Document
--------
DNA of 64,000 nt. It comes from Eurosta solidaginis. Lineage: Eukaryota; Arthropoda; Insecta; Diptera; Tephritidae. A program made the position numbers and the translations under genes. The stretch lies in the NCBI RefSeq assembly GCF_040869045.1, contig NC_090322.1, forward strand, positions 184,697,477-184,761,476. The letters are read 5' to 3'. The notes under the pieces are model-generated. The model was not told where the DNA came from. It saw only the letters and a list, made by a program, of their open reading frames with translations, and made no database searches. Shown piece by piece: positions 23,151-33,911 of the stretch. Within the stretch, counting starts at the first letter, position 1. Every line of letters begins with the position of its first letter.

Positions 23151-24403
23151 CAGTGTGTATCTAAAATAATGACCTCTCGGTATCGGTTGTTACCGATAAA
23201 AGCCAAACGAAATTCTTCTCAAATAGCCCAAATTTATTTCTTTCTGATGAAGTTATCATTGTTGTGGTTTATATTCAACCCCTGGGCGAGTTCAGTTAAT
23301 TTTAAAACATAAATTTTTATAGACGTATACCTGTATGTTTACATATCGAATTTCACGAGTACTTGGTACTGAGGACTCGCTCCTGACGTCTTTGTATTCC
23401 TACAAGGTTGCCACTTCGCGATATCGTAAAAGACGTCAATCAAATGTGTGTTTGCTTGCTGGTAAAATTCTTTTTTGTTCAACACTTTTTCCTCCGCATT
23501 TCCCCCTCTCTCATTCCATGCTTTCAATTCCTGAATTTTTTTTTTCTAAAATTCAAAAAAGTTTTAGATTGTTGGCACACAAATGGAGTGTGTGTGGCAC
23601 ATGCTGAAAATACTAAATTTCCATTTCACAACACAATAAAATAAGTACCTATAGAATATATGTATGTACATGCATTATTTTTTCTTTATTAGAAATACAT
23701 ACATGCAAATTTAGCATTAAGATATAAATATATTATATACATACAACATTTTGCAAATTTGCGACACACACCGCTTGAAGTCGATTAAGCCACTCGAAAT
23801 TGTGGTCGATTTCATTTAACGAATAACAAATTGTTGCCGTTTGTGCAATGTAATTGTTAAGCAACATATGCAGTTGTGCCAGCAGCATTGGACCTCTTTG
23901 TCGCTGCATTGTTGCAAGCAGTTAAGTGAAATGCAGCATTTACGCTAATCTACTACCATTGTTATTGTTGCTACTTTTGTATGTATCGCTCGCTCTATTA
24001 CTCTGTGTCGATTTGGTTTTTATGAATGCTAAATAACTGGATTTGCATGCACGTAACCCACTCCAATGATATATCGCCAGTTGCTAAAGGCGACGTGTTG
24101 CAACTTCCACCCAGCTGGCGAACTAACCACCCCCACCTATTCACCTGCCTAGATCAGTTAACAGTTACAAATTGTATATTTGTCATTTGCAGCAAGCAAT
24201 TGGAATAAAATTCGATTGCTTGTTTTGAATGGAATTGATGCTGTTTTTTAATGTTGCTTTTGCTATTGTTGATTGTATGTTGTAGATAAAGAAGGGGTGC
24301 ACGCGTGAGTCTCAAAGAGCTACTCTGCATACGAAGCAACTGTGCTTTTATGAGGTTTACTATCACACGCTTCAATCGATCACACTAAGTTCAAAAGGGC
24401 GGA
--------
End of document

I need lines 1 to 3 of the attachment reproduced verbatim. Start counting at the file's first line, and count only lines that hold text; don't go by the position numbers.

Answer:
DNA of 64,000 nt. It comes from Eurosta solidaginis. Lineage: Eukaryota; Arthropoda; Insecta; Diptera; Tephritidae. A program made the position numbers and the translations under genes. The stretch lies in the NCBI RefSeq assembly GCF_040869045.1, contig NC_090322.1, forward strand, positions 184,697,477-184,761,476. The letters are read 5' to 3'. The notes under the pieces are model-generated. The model was not told where the DNA came from. It saw only the letters and a list, made by a program, of their open reading frames with translations, and made no database searches. Shown piece by piece: positions 23,151-33,911 of the stretch. Within the stretch, counting starts at the first letter, position 1. Every line of letters begins with the position of its first letter.

Positions 23151-24403
23151 CAGTGTGTATCTAAAATAATGACCTCTCGGTATCGGTTGTTACCGATAAA